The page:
April 30, 2019
In a few weeks, NASCAR will announce the Hall of Fame Class of 2020. Some of the sports most recognizable names are included in this year’s voting ballot. Of the 20 nominees, only 5 will be inducted. Here are the individuals I selected as most worthy to receive NASCAR’s highest honor.
Never before has an individual risen to the ultimate height of one sport, only to retire and perform the same feat in a second professional sport. As a head coach, he led the Washington Redskins to three Super Bowl champions. After leaving the professional football coaching ranks he founded Joe Gibbs Racing in 1992. The organization has won four Cup Series Championships with Bobby Labonte (2000), Tony Stewart (2002, ’05), and Kyle Busch (2016). Plus winning five NASCAR Xfinity Series titles.
Know simply as “Coach,” Joe Gibbs is quick with a smile, holds the respect of the entire NASCAR garage, and practices his faith openly with this organization. There is no better representative of the sport and none more worthy of induction into the Hall of Fame.
Know as a hard-nosed competitor, Tony Stewart owns the distinction of winning NASCAR Cup Championships as a driver and car owner. Moving from Indy Cars to NASCAR, Stewart won three times in his first year on the circuit, capturing the 1999 Rookie of the Year title. He won two Cup Championships driving for Joe Gibbs Racing.
After partnering with Gene Haas in 2009 to form his own team, Stewart won the title again in 2011. He has since added another owner title with Kevin Harvick in 2014.
Waddell Wilson could probably be inducted twice to the Hall of Fame. Once as an engine builder and once as a crew chief. His engines captured three NASCAR Cup Series titles, in 1968 and 1969 with Hall of Famer David Pearson behind the wheel. Then again in 1973 with another Hall of Fame driver, Benny Parsons.
Wilson built engines for NASCAR Hall of Famers Pearson, Parsons, Fireball Roberts, Bobby Allison, Cale Yarborough, and Darrell Waltrip. An incredible 123 poles and 109 wins were achieved among those drivers with Waddell Wilson powerplants under the hood.
As a crew chief, Wilson won the Daytona 500 three time and posted 22 Cup Series victories.
Maybe not the most recognized name on the list, Mike Stefanik won nine NASCAR Championships. Seven in the NASCAR Whelen Modified Tour 1989, ’91, ’97, ’98, 2001, ’02, ’06 and two in the NASCAR K&N Pro Series East 1997 and 1998.
According to NASCAR, on the Whelen Modified Tour, Stefanik holds the all-time series record in championships, wins, poles, top fives, and top 10s. Driving for one year in the NASCAR Camping World Truck Series, Stefanik won the Rookie of the Year title in 1999.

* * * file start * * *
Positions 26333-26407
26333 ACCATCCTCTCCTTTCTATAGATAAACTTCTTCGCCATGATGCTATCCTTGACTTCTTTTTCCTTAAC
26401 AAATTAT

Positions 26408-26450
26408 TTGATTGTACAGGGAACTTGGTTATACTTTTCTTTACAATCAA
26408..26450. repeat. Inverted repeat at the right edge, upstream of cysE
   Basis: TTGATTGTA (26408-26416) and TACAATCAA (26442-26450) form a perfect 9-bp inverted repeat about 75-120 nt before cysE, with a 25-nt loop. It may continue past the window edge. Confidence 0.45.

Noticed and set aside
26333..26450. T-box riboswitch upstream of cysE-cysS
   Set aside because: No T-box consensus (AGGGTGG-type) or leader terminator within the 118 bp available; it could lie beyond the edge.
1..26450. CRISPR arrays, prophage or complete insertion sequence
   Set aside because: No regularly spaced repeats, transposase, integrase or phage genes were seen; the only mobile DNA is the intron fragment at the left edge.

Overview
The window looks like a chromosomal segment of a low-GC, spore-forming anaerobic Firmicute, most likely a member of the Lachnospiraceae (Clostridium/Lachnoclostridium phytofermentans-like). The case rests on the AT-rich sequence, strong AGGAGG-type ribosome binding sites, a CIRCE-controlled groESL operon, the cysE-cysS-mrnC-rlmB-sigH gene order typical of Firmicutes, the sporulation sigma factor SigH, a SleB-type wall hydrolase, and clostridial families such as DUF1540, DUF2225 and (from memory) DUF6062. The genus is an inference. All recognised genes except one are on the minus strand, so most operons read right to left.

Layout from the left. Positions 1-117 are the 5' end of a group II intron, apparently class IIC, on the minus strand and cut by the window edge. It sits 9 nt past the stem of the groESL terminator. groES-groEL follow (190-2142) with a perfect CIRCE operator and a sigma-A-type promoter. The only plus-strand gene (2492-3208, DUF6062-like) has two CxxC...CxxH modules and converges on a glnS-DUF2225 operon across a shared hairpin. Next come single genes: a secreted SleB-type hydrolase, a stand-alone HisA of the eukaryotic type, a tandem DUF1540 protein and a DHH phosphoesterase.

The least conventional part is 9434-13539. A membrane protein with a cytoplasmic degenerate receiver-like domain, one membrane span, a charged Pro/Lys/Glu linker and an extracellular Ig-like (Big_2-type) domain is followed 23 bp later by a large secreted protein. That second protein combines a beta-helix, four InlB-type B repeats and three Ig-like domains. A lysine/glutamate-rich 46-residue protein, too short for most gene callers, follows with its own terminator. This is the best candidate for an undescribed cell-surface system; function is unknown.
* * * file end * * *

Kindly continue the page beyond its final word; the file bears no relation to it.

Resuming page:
Second, only to Richard Petty’s 1,185 Cup Series starts with 906, Ricky Rudd made 788 of them in a row. Winning 23 times, Rudd ended his career with 194 top five and 374 top 10 finishes.
Ricky Rudd earned the 1977 Cup Series Rookie of the Year award and finished the 1991 season second in the Championship standings. Scoring a victory in 16 consecutive Cup seasons from 1983-98, Rudd was one of the series most durable and consistent drivers.
The 20 Nominations for the 2020 Class of NASCAR’s Hall of Fame
Here is the entire list of nominees, tell us your favorites, we would love to hear from you.
Sam Ard, NASCAR Xfinity Series pioneer and two-time champion
Buddy Baker, won 19 times in the NASCAR Cup Series, including the Daytona 500 and Southern 500
Neil Bonnett, won 18 times in the NASCAR Cup Series, including consecutive Coca-Cola 600 victories
Red Farmer, three-time Late Model Sportsman champion; 1956 Modified champion
Ray Fox, legendary engine builder, crew chief and car owner
Harry Gant, winner of 18 NASCAR Cup Series races, including two Southern 500 victories
Joe Gibbs, combined for nine car owner championships in Cup and XFINITY series
John Holman, won two NASCAR Cup Series championships as co-owner of Holman-Moody Racing
Harry Hyde, 1970 NASCAR Cup Series championship crew chief
Bobby Labonte, won a championship in both the Cup Series and XFINITY Series
Hershel McGriff, 1986 NASCAR west series champion
Ralph Moody, won two NASCAR Cup Series championships as co-owner of Holman-Moody Racing
Marvin Panch, won 17 times in the NASCAR Cup Series, including the 1961 Daytona 500
Jim Paschal, 23 of his 25 NASCAR Cup Series wins came on short tracks
Larry Phillips, first five-time NASCAR weekly series national champion
Ricky Rudd, won 23 times in NASCAR Cup Series, including the 1997 Brickyard 400
Mike Stefanik, winner of record-tying nine NASCAR championships
Tony Stewart, three-time NASCAR Cup Series champion, two-time Brickyard 400 winner
Red Vogt, the first master mechanic of NASCAR, and a founding member
Waddell Wilson, won three NASCAR Cup Series championships as an engine builder